Catholics regard marriage as one of the seven sacraments received during their lifetime. The seven sacraments are baptism, confirmation, Holy Eucharist, penance, holy orders, matrimony and the last rites. The church instills that a marriage should be between a baptized man and woman. In the Old Testament, marriage between these two individuals was seen as a symbol much like that of the relationship between the people and God. To be more precise, in the letter to the Ephesians, it states that this is a symbol between the church and Christ.

Although, the Catholic Church would prefer that a Catholic marry a Catholic, it is not forbidden to marry outside the church to non-Christians. Those marriages, however, are considered non-sacramental and may still be valid in the eyes of Catholic Church. The Catholic Church, like other institutions and states, have certain requirements and Catholics are encouraged to follow them. The Catholic Church requires that a valid marriage contain four elements: 1) a person is free to marry, 2) these persons can freely consent to this marriage, 3) that these person’s intent is to marry for life, be faithful, and be open to the possibility of having children, and 4) the consent of this marriage should be in the presence of an authorized church minister and two witnesses should be present during this union. (The last condition should be approved by a church authority). If a person is marrying a non Catholic, they must seek person from the local bishop to do so.

Catholics believe that a wedding should be held in a church as this is not just a social affair, but rather a church event. If, however, an individual wishes to marry outside the church setting, they must obtain approval from a local bishop.

If a Catholic is marrying a non Catholic, the children do not necessarily have to be brought up in this faith; however, the Catholic spouse must promise that they will do everything in their power to raise the children in this preferred religious setting.

If the case ever arises for an annulment of marriage through the Catholic Church, it is done with the premise that one of the essential four elements stated above fell short. This is different from the usual civil divorce in that it does not erase things that were in place, but only it is a declaration that there was never a valid marriage from the onset. In the case of nullity, it does not impact the children’s legitimacy whatsoever because the church recognizes that the couple was married when the children were conceived.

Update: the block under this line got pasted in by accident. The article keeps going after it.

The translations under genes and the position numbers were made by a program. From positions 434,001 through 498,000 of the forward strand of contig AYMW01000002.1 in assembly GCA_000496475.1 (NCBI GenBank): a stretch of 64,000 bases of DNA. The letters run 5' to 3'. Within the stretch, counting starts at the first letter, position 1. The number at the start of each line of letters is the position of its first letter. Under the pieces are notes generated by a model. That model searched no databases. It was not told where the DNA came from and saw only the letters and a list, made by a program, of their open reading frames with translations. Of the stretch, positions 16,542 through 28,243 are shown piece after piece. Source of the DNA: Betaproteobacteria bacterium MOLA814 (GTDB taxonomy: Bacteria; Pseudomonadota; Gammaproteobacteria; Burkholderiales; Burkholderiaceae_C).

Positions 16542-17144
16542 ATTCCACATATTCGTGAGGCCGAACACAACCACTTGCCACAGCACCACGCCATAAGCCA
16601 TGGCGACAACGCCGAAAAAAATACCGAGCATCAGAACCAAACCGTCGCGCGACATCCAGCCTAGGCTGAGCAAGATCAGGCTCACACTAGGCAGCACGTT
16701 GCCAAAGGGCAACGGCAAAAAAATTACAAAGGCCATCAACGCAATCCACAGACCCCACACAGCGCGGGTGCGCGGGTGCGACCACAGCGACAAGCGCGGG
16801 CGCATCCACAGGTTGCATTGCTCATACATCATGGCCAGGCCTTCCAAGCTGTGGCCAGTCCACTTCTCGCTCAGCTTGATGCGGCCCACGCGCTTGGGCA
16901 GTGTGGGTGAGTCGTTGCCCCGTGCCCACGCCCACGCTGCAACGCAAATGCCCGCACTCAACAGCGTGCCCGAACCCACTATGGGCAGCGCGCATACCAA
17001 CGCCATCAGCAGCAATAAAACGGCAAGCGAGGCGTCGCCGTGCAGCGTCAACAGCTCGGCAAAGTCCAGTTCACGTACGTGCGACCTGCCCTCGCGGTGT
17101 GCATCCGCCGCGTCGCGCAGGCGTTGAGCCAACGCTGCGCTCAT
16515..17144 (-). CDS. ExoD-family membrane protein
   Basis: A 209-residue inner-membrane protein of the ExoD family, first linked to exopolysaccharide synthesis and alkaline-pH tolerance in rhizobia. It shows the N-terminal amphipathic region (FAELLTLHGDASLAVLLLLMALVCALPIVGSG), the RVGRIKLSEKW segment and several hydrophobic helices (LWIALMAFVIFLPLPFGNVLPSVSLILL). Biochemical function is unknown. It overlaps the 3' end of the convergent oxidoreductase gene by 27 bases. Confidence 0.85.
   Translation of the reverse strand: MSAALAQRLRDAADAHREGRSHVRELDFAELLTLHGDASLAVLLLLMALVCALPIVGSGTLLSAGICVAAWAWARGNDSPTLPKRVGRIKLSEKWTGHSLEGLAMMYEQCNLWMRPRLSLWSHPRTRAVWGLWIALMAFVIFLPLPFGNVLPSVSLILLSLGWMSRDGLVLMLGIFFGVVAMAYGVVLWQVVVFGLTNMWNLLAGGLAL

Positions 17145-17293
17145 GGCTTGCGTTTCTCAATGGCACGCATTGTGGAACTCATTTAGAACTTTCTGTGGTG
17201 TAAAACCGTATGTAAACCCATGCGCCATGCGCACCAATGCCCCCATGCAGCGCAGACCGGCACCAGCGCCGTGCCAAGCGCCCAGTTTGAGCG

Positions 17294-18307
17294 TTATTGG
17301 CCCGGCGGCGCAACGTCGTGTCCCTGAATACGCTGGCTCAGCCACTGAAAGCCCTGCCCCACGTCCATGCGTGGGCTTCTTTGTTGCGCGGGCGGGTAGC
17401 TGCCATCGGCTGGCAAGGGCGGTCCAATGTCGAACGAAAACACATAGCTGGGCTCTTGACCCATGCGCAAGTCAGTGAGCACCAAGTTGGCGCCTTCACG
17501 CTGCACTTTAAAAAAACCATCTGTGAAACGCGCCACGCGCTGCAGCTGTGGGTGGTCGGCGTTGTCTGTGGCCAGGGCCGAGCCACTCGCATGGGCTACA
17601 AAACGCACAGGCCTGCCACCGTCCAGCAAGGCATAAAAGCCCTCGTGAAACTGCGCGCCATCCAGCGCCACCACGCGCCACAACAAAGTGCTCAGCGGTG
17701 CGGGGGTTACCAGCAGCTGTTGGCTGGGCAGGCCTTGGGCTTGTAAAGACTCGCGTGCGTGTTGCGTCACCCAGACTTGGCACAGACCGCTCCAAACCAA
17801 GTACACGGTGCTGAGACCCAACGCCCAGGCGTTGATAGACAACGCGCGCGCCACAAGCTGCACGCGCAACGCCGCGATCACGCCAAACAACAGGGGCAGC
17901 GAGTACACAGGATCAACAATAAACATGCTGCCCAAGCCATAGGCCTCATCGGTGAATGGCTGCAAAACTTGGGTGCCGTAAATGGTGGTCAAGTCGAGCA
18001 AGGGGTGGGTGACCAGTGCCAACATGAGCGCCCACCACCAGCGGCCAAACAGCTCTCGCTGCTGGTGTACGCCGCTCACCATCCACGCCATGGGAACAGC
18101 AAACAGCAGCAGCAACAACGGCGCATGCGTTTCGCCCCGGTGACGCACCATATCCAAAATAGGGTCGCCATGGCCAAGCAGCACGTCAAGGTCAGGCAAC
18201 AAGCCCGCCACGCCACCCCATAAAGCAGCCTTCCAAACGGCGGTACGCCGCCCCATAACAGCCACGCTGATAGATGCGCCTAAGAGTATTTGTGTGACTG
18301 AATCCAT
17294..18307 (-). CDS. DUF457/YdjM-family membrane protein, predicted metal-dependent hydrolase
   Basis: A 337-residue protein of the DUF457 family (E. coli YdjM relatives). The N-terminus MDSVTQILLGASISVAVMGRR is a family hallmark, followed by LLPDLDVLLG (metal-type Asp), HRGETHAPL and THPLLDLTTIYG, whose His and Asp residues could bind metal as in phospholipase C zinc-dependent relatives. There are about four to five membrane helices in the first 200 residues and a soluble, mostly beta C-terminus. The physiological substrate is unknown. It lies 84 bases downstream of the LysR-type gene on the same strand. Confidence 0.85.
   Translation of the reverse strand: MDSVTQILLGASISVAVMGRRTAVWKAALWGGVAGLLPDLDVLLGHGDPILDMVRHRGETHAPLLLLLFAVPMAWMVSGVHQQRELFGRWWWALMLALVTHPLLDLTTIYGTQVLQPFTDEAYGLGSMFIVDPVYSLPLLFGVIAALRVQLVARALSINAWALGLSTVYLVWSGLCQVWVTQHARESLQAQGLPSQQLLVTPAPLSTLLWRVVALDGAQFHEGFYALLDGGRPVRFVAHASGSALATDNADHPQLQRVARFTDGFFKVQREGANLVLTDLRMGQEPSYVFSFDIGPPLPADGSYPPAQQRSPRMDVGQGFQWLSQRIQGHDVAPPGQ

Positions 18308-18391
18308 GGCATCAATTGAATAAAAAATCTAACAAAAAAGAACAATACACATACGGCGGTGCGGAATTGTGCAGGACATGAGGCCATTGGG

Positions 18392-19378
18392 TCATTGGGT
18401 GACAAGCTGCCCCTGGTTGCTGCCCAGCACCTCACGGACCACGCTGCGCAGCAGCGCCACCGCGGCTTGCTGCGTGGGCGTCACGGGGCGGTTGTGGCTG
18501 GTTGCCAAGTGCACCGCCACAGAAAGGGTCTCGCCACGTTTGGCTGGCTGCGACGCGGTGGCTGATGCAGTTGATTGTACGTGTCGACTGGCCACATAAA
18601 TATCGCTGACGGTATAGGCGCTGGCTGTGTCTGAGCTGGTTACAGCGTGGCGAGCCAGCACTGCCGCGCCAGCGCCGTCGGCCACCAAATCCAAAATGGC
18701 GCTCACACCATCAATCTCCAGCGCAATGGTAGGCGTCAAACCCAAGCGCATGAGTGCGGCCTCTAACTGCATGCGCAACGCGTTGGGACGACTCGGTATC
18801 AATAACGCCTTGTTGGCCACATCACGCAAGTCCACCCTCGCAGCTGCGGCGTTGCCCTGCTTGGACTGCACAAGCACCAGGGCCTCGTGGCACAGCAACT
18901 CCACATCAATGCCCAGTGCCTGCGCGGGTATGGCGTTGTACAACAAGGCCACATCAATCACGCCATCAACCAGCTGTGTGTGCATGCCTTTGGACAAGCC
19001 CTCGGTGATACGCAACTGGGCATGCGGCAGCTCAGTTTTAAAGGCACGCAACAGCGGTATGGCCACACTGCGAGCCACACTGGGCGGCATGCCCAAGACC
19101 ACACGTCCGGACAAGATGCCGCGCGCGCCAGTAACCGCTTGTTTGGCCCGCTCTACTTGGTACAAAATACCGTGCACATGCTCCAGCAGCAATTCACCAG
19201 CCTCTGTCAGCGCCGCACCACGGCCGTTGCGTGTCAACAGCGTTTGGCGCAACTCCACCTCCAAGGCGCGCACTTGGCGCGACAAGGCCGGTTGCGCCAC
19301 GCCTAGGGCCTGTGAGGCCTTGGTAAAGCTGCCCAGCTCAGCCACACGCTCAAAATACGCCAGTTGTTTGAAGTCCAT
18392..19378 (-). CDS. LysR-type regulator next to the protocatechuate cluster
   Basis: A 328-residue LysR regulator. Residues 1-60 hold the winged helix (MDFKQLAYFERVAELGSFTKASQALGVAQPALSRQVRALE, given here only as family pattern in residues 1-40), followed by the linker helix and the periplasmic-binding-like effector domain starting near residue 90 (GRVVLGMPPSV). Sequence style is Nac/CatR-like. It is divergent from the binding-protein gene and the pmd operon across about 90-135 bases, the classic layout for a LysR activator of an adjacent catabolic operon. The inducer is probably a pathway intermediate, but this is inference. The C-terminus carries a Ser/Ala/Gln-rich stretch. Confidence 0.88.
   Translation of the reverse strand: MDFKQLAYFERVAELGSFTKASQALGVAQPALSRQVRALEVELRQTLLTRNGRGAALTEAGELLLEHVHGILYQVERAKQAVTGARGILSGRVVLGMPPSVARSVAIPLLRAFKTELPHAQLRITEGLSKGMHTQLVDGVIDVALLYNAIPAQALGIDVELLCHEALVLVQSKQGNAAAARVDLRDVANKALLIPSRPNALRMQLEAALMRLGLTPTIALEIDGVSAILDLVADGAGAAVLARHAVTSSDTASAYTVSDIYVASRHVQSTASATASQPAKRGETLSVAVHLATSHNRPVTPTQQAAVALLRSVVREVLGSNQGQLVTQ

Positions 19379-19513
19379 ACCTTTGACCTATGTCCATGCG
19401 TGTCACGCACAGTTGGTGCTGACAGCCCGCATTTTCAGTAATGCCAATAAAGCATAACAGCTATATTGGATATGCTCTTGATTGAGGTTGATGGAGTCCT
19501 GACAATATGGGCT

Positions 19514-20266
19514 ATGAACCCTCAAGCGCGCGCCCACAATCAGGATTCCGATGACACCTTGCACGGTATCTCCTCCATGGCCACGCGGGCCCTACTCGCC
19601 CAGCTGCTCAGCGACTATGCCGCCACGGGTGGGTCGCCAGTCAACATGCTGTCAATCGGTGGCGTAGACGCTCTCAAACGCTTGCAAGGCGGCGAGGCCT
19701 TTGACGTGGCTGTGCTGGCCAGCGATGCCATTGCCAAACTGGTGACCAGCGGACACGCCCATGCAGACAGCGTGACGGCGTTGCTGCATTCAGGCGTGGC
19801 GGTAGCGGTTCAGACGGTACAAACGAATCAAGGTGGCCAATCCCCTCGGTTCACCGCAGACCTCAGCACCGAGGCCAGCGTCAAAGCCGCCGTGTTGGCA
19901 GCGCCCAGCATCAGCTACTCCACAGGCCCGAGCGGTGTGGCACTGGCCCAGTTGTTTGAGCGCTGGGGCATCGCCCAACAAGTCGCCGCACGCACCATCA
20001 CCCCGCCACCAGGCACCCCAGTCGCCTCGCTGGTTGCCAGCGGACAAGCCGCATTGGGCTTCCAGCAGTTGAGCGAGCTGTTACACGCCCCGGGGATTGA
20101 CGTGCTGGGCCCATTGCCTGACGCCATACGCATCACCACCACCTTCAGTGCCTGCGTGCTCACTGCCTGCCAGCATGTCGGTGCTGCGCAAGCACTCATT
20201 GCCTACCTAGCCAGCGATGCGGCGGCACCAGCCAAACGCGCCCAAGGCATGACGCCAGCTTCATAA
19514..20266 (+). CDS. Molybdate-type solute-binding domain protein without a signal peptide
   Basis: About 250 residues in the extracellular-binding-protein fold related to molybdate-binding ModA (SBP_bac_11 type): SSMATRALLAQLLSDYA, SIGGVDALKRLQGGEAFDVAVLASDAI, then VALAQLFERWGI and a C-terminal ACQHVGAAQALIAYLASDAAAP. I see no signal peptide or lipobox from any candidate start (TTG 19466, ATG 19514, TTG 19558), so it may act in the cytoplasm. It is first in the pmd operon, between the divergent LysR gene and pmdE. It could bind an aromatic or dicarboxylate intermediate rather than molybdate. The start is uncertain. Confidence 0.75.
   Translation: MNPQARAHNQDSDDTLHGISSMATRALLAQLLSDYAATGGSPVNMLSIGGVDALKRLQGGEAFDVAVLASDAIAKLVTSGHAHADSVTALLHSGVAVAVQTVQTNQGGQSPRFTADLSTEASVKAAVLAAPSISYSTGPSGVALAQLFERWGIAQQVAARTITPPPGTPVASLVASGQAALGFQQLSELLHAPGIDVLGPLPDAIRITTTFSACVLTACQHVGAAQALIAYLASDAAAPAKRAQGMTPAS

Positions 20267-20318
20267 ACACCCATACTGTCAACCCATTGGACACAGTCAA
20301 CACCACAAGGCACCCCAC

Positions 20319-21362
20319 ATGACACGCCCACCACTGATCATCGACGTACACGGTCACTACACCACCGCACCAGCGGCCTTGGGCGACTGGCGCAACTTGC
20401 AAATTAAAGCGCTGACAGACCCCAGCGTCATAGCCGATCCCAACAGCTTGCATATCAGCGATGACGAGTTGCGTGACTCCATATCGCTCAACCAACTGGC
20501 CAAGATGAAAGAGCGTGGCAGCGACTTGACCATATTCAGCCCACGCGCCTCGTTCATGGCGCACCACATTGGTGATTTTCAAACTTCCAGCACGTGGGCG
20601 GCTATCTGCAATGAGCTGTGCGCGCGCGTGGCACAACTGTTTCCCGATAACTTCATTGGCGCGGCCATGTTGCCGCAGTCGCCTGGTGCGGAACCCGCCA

On the overall view of a sacramental marriage there are some differences between Catholics and Protestants. A Protestant believes in only two sacraments; whereas, Catholics believe in seven. A Protestant believes in the “The Lord’s Supper” and in baptism. Catholics regard that it is inconceivable for baptized people to marry validly without their union being a sacrament, so there are some differences of opinion on this very issue. Catholics believe this due to the Canon of the Second Vatican Council the Constitution on the Church in the Modern World. Here, it asserts that Christ declared that between the baptized raises the marriage covenant to the dignity of a sacrament. The following paragraph is even more precise: a valid marriage cannot exist between two baptized persons without it being by that very fact a sacrament.

As you can see, there are some clear definitions on the laws of marriage through the Catholic Church. If a Catholic person is not sure as to whether their marriage is considered a sacramental or non-sacramental marriage, the best place to begin asking questions is to your local priest.